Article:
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do exist five different number such as $a_1,a_2,a_3,a_4,a_5\in\mathbb{N}$ which sum of every three of them be divisible by the sum of two other?

I guess I have to prove

$i<j \implies a_i<a_j$

$a_4+a_5\le a_1+a_2+a_3$ is not possible.

but I don't know how to prove it

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  • $\begingroup$ A parity argument might be useful here. For example, we cannot have all five numbers odd because the sum of any three would be odd and therefore not divisible by the sum of the other two (which must be even). Also if the numbers all have a common divisor, we could factor that out to get an example in which the five numbers are without common divisor. $\endgroup$ – hardmath Apr 10 '18 at 16:46
  • $\begingroup$ No, this problem does not require that the sum of the last two be less than or equal to the sum of the first three. In fact, the order in which the numbers are given is not relevant at all.. What you need to prove is that if i, j, k are any three different integers from 1 to 5 and p and q are the other two such integers then $\frac{a_i+ a_j+ a_k}{a_p+ a_q}$. $\endgroup$ – user247327 Apr 10 '18 at 16:48
  • $\begingroup$ @user247327: Since the problem asks about natural numbers, the fact that $a_4+a_5$ divides $a_1+a_2+a_3$ implies the former is less than or equal to the latter (regardless of how the five numbers are arranged). $\endgroup$ – hardmath Apr 10 '18 at 16:51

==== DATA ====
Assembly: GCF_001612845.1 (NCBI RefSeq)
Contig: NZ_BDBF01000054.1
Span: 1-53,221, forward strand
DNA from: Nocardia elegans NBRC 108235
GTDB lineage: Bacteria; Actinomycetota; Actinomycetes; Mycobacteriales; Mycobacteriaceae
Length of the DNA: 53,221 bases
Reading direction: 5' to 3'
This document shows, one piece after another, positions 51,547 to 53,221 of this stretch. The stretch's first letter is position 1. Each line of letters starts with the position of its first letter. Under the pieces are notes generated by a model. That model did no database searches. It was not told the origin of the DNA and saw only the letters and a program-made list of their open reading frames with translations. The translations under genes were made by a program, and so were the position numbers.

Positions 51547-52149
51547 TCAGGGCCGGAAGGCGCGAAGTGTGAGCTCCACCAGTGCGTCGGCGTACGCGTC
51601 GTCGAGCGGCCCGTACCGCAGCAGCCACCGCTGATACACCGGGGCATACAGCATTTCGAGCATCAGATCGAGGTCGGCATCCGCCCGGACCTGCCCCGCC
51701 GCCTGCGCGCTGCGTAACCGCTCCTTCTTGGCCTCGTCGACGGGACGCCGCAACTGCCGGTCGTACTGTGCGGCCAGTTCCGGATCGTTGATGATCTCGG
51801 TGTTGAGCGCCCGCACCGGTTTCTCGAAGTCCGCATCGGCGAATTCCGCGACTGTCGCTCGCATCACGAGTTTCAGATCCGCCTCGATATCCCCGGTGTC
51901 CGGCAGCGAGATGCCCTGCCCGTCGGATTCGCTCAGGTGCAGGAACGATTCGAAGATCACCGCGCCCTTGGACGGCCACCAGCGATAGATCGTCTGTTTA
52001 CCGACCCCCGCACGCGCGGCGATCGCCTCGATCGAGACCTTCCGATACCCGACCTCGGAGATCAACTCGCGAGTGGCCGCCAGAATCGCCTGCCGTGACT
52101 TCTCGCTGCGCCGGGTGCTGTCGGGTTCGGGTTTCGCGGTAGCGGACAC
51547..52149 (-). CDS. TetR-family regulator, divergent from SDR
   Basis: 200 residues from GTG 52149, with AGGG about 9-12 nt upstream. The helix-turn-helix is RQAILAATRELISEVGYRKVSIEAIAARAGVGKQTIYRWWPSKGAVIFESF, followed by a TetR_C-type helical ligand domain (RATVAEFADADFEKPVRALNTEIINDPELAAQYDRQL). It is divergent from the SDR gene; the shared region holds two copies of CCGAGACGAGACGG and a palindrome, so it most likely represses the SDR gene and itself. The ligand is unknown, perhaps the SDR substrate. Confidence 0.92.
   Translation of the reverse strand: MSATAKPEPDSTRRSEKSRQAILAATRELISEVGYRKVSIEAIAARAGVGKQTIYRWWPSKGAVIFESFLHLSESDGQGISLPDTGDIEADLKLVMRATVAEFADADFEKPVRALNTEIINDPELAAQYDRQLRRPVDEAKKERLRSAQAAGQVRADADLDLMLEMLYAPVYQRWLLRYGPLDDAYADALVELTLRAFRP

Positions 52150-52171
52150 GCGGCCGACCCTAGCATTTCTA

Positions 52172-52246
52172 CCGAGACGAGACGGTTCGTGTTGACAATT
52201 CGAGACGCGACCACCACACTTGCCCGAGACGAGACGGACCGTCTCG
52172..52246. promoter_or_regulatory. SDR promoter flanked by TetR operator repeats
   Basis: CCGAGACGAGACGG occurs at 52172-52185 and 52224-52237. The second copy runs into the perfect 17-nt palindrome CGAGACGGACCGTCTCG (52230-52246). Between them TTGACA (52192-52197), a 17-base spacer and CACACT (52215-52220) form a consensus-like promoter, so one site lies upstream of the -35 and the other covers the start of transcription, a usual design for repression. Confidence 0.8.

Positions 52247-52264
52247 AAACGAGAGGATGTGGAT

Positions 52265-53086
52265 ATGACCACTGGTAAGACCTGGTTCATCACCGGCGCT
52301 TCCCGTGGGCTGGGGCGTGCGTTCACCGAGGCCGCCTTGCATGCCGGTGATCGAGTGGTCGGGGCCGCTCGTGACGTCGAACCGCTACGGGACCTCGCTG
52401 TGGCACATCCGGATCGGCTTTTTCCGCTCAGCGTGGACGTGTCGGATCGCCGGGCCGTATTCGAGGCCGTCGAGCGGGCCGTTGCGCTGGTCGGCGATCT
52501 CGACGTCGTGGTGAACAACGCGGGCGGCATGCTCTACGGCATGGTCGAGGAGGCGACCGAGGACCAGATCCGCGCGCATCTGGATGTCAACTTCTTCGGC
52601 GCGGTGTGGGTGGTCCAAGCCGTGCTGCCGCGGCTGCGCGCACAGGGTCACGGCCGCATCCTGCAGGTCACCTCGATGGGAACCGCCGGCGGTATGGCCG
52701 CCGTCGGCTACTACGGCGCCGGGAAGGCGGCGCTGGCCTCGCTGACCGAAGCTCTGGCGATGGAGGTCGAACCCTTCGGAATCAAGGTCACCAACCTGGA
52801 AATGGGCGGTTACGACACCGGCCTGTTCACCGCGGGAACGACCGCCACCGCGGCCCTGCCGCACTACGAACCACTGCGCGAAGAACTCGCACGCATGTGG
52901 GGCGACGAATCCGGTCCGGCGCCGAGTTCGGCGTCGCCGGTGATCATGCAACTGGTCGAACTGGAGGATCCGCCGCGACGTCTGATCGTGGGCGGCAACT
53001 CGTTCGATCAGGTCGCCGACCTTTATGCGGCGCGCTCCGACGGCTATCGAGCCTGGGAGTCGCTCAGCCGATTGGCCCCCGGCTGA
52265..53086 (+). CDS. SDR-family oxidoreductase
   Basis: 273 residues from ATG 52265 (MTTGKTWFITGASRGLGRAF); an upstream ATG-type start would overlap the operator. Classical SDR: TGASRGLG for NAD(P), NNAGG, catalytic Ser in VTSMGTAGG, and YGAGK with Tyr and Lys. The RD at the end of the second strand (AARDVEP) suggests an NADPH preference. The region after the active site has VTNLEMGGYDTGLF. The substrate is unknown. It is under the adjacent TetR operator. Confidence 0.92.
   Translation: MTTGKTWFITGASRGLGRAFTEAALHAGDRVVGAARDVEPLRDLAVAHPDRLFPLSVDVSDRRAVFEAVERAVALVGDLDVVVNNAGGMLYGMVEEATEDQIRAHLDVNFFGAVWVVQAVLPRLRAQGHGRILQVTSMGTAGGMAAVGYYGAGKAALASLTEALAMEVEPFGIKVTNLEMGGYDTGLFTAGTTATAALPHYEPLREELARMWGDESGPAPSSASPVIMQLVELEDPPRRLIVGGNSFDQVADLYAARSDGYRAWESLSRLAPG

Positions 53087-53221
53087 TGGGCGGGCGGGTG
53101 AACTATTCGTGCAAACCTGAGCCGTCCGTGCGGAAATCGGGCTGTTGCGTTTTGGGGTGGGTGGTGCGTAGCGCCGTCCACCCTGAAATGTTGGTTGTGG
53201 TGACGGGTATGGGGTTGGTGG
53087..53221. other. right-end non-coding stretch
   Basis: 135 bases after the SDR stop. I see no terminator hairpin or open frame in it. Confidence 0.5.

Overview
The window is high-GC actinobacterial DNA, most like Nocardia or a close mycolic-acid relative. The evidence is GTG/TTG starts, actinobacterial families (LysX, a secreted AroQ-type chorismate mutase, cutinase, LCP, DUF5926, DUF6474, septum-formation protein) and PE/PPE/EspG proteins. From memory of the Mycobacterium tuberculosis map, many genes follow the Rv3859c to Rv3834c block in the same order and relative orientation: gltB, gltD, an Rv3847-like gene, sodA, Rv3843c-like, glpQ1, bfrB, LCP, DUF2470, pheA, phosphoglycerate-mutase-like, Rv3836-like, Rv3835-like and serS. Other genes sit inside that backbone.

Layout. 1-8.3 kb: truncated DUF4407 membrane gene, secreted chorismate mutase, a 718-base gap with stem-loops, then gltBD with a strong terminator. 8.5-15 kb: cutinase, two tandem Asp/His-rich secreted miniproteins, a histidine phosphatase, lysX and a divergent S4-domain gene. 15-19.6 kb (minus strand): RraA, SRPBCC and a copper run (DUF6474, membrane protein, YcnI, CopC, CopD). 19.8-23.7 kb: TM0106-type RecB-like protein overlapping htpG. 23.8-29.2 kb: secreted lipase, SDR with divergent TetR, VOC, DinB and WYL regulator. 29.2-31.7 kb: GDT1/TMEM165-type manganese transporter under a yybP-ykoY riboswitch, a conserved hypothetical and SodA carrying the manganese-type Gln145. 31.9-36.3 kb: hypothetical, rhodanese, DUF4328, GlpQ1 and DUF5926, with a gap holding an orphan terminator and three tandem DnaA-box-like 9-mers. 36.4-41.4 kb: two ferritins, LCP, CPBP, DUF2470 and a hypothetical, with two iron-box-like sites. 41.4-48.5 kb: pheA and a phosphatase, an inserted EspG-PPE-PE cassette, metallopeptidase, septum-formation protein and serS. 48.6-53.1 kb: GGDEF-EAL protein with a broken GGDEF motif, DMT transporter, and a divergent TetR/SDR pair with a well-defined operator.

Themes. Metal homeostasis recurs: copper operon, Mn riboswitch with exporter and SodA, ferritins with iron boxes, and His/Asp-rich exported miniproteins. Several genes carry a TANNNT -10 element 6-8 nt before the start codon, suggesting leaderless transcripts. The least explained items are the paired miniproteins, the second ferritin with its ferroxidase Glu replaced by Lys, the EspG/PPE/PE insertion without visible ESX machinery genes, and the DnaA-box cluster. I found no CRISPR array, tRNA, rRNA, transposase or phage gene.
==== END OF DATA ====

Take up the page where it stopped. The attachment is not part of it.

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Assume w.n.l.g. that $a_1<a_2<a_3<a_4<a_5$. The two largest account for more than $2/5$ of the sum, so the three smallest account for less than $3/5$, and so $(a_1 + a_2 + a_3) / (a_4 + a_5) < 3/2$ and can't be any integer besides $1$. That is, $a_1+a_2+a_3 = a_4+a_5$. Now consider $(a_1+a_2+a_4)/(a_3+a_5)$. If this is $1$ as well, then $a_3=a_4$, which can't be true. So it's at least $2$: $a_1+a_2+a_4 \ge 2a_3 + 2a_5$. Now we have $$ -a_3+a_4 = a_1+a_2-a_5 > a_1+a_2-2a_5 \ge 2a_3 - a_4, $$ or $a_4 \ge (3/2)a_3$. But then $a_4+a_5 > 2a_4 \ge 3a_3 > a_1+a_2+a_3$, which contradicts the equality $a_4+a_5=a_1+a_2+a_3$ that we already proved.

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